Tuesday, May 14, 2013

Dandanah Cafe & Grill

2707 Fountainview

I first happened upon Dandanah a couple of months ago, wandering around in the Galleria area, a part of town I usually avoid, trying to find my way home after spending several days in a dentist’s chair.  When I discovered they offered Egyptian cuisine it redeemed the whole ordeal. 

Some of the most common dishes served in Middle Eastern cuisine originated in Egypt, among them falafel and ful medammes, but this is the only restaurant in Houston I know of offering more of the special dishes of the country’s cuisine.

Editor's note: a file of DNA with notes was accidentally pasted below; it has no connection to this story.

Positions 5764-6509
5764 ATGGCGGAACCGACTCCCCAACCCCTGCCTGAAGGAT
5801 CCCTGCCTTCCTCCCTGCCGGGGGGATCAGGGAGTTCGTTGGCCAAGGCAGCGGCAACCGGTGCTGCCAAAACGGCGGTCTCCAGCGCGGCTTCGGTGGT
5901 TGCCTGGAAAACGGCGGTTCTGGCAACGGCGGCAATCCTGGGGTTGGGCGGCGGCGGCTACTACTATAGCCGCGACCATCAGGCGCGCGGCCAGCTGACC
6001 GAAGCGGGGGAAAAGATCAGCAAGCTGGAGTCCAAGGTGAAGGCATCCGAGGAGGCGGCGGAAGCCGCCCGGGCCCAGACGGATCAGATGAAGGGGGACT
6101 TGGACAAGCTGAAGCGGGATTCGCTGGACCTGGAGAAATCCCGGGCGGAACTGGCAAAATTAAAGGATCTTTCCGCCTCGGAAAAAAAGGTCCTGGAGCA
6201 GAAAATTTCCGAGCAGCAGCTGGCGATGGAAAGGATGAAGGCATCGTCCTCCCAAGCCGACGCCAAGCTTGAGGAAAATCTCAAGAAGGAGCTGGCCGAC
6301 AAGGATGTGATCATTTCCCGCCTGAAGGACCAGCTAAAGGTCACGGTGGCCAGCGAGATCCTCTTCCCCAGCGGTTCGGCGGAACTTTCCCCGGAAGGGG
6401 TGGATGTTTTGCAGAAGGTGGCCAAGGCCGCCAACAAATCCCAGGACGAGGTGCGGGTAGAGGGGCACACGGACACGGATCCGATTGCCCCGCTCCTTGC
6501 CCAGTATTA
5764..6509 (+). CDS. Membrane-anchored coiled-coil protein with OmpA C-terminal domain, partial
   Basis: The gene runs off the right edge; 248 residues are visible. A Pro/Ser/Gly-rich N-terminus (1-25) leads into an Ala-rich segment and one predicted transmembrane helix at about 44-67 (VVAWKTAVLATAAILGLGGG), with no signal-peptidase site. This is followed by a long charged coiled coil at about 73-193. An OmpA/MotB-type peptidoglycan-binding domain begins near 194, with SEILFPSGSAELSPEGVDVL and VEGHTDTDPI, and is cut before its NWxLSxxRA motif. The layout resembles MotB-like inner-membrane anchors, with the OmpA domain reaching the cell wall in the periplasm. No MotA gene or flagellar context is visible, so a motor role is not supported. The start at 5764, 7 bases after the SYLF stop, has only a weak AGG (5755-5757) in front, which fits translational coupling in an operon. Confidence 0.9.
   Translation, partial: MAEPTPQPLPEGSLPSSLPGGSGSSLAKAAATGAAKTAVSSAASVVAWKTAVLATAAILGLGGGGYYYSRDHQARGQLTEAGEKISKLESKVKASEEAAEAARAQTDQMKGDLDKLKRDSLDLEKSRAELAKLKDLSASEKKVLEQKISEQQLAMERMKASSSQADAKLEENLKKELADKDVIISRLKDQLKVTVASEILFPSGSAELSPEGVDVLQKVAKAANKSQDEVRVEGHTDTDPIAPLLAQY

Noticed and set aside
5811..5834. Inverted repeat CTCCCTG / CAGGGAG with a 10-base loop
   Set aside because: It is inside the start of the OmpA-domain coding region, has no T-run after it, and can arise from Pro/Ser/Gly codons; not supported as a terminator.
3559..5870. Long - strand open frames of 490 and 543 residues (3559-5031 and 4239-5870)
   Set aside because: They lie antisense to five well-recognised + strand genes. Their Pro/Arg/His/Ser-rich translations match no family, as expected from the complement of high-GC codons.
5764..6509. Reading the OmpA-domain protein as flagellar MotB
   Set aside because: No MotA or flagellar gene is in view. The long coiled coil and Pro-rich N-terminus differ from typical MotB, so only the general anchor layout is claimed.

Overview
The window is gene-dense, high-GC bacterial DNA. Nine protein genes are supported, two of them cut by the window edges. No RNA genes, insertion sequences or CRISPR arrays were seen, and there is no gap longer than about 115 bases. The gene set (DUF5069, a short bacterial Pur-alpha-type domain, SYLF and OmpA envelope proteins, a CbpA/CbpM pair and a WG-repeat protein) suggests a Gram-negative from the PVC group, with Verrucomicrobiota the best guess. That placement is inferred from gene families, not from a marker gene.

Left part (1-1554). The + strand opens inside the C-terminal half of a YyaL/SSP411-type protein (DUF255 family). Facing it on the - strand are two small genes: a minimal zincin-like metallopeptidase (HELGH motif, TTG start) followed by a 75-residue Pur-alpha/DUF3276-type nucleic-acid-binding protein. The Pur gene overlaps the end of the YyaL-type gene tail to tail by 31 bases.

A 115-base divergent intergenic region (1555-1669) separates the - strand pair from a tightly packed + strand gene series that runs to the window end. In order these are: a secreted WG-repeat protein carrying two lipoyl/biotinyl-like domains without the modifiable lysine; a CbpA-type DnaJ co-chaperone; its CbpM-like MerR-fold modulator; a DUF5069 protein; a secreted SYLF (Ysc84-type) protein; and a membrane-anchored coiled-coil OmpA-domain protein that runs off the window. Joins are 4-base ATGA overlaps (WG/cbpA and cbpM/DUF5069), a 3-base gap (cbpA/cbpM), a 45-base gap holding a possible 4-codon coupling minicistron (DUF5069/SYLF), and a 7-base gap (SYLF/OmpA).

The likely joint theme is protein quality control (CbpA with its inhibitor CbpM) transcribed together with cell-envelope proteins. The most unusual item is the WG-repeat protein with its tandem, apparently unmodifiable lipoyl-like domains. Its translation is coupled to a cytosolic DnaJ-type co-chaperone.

Though falafel originated in Egypt, where it is called ta meyya, the version served everywhere else differs from the original.  The Egyptian version is made from cooked, mashed fava beans instead of ground chickpeas.  The Falafel Platter at Dandanah comes with 5 rather large patties, along with vermicelli rice, hummus and pita bread.  It’s a rather generous spread for the price.  The interior texture was kind of mushy, which I sort of expected, but on another occasion, the patties had more of a fine cake-like texture.  I liked that a lot better.  A house-made hot sauce (shattah) was offered (it hadn’t arrived in time for the picture) but I found it too vinegary for my taste and anyway the creamy tahini sauce was excellent.  The falafel has a very mild, pleasant level of heat itself.  The Wikioracle says Egyptians like their hummus served with lots of olive oil and it seem the Wikiwriter got that right.  The mild Middle Eastern pickle assortment was a hit - pickled cauliflower, cucumbers, turnips, carrots, and olives - and the pita bread, fresh out of the brick oven was too.  It was still puffed up and stayed that way - it had been baked beyond the point of being pliable and the stiffness, almost cracker-like though not brittle, proved ideal for scooping up all that hummus. Unfortunately the vermicelli rice was dry and at room temp; it was a shortcoming of the kitchen I encountered on one other visit, too.